Source: The Economist: Schumpeter
Subject: Not-so-happy returns
COMPANIES devote a lot of thought to sending people abroad. They offer foreign postings to their most promising employees. They sweeten the deal with higher salaries and big allowances, and sometimes help to find work for spouses. But when it comes to bringing the employees home, it is a different story. One study suggests that a quarter of firms provide no help for repatriates at all. Many others offer at best a few links to websites.
Big companies are more globalised than ever. So you might think that they would treat staff with foreign experience as particularly important for maintaining their competitive advantage. Yet in practice they neglect such employees, blithely assuming they will soon be back in the swing of head-office life. The cost of this neglect is high. Sebastian Reiche of IESE business school in Spain estimates that anything between 10% and 60% of “repats” quit the company within a couple of years of returning home. Their attrition rate is notably higher than for those not sent abroad.
This represents a squandering of investment, given that expats often cost several times as much as locals to employ. It damages the leadership pipeline. It may discourage high-flyers from taking a foreign posting. Worst of all, it can be a subsidy to rival firms: they end up with the people best placed to bury your company, trained at your expense.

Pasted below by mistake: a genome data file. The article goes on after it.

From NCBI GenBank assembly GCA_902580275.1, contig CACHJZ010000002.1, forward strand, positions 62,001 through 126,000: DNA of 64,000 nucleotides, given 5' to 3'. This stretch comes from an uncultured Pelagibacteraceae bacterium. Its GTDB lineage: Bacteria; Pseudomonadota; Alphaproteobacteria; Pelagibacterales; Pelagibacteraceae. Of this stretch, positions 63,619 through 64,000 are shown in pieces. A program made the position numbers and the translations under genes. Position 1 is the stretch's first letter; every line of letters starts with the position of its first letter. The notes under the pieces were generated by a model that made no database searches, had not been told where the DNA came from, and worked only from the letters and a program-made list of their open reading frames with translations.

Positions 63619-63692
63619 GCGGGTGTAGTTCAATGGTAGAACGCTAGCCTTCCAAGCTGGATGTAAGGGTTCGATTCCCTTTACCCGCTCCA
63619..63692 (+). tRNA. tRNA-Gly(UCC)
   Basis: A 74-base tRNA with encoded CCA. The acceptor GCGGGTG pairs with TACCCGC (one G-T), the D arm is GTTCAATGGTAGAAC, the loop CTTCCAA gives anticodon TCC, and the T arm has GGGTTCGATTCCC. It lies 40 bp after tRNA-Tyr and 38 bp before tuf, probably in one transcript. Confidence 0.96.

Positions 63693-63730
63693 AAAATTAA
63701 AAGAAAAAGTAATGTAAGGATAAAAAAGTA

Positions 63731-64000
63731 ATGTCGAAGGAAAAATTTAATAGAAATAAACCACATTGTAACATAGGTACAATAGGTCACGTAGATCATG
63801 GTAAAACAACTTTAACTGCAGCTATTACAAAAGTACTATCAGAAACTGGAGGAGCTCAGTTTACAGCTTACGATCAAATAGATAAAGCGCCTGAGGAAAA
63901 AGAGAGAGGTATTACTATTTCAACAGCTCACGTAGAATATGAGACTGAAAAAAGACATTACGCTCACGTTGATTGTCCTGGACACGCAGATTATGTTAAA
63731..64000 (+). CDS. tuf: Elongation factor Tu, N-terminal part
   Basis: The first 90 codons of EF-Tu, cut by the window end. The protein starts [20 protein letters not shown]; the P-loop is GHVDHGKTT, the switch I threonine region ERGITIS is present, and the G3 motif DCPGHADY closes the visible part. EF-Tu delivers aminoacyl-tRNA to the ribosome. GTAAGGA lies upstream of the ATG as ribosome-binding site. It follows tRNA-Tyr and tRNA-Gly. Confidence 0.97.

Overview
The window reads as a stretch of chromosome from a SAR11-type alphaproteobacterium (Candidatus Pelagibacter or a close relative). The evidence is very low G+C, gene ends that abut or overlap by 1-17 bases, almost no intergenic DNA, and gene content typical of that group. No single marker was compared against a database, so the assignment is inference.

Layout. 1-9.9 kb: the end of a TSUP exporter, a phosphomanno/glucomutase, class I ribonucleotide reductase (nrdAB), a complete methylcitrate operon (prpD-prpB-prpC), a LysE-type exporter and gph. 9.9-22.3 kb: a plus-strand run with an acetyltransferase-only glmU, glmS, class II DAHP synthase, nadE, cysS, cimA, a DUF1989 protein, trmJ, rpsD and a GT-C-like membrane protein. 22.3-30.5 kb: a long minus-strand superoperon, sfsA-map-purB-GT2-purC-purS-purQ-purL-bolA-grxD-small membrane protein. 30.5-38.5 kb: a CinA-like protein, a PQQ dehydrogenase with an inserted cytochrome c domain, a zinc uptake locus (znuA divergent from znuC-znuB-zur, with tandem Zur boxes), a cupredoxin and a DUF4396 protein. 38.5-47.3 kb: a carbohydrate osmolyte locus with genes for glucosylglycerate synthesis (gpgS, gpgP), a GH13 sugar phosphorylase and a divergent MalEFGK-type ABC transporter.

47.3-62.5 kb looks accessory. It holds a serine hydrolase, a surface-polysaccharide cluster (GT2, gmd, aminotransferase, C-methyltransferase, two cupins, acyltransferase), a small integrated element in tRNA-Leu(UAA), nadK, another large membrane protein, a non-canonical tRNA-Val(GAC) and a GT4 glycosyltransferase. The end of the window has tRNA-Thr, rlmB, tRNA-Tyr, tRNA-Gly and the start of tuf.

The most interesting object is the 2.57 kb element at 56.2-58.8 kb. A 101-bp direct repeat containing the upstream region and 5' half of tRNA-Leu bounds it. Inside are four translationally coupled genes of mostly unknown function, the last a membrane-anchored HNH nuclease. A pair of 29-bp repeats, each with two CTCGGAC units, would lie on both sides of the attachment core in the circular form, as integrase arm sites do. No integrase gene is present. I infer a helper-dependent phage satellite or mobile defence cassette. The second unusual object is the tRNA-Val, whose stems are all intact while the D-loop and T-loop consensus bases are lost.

Repats often complain of culture shock: things that once seemed familiar about home can seem strange and parochial. No one in the office wants to hear their war stories about the struggles of working in foreign climes. They find they have lost their niche at headquarters—partly because the balance of power has changed (allies have left and newcomers have greased their way into favour) and partly because they have got used to running their own fief rather than slotting into a hierarchy. Add to this the fact that they have to adjust to a lower standard of living—particularly if they have the misfortune to be moving back to an expensive city like London—and it is a recipe for discontent. One review of the academic literature, by Jan Sebastian Knocke of the University of Erlangen-Nuremberg, notes that “there are signs of repatriation being more difficult than integration into a culturally distant country.”
Most repats would be happy to put up with a bit of culture shock if they came back to a plum job. But most do not. Clare Hughes of PwC, a consulting firm, says that a striking number of them are given no properly defined job. “They wander the corridors or get given ‘projects’,” she says. A 2013 study by Christina Bailey and Lisa Dragoni of Cornell University shows that, far from moving up the hierarchy, the majority of repats return to a job on the same level as the one they had left when going abroad.